Google announced the availability of open source on Tuesday OSV scannera scanner intended to provide easy access to vulnerability information on various projects.
“OSV-Scanner produces reliable, high-quality vulnerability information, bridging the gap between the developer’s package list and the information in the vulnerability database,” Pan added.
The idea is to identify all transitive dependencies of your project and highlight the related vulnerabilities using data pulled from the OSV.dev database.
Google further states that the open source platform supports 16 ecosystems, including all major languages, Linux distributions (Debian and Alpine), Android, the Linux kernel, and OSS-Fuzz.
As a result of this expansion, OSV.dev has gone from 15,000 security alerts a year ago to 38,000 using Linux (27.4%), Debian (23.2%), PyPI (9.5%) and Alpine (7.9%). This is the repository for the above advisories. %), with npm (7.1%) occupying the top 5 slots.
As a next step, the internet giant will build in support for C/C++ flaws by building a “high-quality database” that includes “adding accurate commit-level metadata to CVEs.” said it was working.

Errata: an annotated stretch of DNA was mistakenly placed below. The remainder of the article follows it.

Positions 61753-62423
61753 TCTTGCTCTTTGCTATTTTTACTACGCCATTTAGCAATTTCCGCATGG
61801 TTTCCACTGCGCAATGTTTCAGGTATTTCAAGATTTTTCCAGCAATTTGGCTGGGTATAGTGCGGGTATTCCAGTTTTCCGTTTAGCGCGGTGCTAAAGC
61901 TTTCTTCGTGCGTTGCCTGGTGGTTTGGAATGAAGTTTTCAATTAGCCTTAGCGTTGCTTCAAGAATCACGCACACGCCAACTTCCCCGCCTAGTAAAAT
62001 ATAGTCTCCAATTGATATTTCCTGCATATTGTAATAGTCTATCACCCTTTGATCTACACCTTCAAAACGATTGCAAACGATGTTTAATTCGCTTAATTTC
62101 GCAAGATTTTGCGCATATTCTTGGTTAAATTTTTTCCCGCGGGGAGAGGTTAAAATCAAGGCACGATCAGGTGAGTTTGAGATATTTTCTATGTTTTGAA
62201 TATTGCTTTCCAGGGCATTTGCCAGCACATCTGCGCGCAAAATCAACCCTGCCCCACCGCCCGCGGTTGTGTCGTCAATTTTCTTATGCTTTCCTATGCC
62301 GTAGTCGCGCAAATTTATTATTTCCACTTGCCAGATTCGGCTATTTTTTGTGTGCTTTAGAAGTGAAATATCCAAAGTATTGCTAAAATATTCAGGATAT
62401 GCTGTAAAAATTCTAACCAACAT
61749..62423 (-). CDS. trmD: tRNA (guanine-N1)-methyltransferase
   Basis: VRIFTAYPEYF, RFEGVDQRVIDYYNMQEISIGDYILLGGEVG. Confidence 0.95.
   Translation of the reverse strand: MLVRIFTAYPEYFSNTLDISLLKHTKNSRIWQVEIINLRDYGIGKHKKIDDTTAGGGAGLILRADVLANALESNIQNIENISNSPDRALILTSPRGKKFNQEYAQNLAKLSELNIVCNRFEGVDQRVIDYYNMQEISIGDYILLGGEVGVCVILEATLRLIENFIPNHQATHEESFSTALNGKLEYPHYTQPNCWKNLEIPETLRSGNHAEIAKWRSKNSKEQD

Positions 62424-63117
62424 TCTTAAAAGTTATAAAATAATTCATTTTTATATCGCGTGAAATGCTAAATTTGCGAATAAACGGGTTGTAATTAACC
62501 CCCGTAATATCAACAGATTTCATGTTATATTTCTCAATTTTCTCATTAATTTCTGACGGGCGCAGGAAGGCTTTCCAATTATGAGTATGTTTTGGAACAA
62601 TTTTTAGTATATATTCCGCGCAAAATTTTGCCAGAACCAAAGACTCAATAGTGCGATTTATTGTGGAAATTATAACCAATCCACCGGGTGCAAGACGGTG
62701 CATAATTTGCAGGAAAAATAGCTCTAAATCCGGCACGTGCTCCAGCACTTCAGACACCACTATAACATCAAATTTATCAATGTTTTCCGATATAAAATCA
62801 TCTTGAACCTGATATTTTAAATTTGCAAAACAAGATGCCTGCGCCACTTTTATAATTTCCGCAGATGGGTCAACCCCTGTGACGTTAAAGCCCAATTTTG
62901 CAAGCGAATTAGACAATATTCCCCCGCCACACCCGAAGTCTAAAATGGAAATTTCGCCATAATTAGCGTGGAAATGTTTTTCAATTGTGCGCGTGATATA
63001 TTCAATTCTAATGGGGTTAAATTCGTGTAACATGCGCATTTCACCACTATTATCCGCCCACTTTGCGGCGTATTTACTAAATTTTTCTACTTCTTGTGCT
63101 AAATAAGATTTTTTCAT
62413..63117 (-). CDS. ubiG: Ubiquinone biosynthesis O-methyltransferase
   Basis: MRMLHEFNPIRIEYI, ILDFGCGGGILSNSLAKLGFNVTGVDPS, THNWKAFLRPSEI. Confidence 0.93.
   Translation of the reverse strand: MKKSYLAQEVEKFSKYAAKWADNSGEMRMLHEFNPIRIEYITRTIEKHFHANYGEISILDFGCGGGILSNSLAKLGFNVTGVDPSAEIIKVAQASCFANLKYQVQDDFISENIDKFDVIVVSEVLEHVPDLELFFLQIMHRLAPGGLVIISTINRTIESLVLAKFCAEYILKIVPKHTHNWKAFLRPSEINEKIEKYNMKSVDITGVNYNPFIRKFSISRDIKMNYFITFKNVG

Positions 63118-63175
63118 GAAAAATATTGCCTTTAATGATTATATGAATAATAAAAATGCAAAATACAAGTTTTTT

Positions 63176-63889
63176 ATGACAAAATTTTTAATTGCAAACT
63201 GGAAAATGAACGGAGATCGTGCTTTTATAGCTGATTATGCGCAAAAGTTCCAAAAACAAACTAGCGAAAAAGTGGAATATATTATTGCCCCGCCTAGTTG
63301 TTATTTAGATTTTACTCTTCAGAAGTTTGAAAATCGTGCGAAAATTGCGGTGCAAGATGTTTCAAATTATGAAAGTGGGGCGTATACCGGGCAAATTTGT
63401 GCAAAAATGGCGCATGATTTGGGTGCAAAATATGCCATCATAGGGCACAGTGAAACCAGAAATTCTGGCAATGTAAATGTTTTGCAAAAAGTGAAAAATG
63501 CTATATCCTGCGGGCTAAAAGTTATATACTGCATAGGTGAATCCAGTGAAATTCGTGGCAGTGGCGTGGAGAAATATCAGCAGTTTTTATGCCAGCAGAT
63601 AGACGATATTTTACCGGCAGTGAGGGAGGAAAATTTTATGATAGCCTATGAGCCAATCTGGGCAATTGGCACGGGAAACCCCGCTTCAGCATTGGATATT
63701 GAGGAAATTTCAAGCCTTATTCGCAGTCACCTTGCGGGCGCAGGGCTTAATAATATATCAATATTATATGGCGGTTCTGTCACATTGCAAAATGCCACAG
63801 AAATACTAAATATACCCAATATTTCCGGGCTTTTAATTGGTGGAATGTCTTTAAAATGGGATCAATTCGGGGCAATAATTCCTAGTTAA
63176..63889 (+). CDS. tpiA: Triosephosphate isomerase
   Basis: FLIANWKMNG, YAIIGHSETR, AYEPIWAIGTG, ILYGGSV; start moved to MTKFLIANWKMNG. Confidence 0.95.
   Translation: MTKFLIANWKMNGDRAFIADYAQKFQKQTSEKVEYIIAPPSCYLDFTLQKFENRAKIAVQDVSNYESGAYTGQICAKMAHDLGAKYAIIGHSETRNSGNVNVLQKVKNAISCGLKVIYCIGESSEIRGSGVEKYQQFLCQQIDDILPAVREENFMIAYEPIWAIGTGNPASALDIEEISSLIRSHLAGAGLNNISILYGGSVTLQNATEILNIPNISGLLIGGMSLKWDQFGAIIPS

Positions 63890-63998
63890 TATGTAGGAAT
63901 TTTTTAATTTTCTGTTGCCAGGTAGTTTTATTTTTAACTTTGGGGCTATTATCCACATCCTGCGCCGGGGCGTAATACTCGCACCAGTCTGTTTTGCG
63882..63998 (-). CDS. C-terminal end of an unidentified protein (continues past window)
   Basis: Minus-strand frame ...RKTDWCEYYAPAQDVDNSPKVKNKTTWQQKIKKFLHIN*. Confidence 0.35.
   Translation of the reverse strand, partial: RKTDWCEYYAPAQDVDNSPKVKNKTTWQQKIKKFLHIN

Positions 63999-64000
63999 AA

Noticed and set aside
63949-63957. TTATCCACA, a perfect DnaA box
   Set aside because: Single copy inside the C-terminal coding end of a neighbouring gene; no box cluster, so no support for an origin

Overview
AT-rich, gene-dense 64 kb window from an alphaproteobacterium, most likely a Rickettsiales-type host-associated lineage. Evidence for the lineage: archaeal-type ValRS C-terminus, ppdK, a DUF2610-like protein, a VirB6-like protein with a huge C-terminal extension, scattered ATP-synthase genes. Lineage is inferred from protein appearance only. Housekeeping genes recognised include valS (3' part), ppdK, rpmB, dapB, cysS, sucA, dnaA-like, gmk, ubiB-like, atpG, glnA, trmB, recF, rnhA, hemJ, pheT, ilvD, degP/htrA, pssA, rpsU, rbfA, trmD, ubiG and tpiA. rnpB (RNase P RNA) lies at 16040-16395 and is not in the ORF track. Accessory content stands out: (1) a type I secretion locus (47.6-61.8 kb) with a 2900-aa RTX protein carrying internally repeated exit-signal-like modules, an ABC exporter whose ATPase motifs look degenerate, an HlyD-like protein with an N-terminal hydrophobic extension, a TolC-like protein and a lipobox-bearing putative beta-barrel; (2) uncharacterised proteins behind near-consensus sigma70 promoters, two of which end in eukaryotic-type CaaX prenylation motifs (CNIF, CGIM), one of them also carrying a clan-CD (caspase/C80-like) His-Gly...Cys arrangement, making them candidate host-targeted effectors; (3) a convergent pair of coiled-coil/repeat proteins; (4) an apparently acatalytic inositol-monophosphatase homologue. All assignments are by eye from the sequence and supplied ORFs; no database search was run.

OSV-Scanner arrives almost two months after Google launched GUAC (short for Graph for Understanding Artifact Composition) to complement the supply chain level of software artifacts (SLSA or “salsa”) was part of an effort to strengthen the security of the software supply chain.
Last week, Google announced a new “Security PerspectiveIt reports calling on organizations to develop and deploy a common SLSA framework to prevent tampering. improve completenessto protect your packages from potential threats.
Other recommendations provided by the company include taking additional open source security responsibilities and adopting a more holistic approach to address risks such as those posed by the Log4j vulnerability and the recent SolarWinds incident. will be
“Attacks on the software supply chain typically require strong technical aptitude and a long-term commitment to success,” the company said. “Sophisticated attackers are more likely to have both the intent and the ability to carry out this type of attack.”
“Most organizations are vulnerable to software supply chain attacks. Attackers take the time to target third-party providers that have trusted connections to customer networks. , deep into the network of the ultimate target.”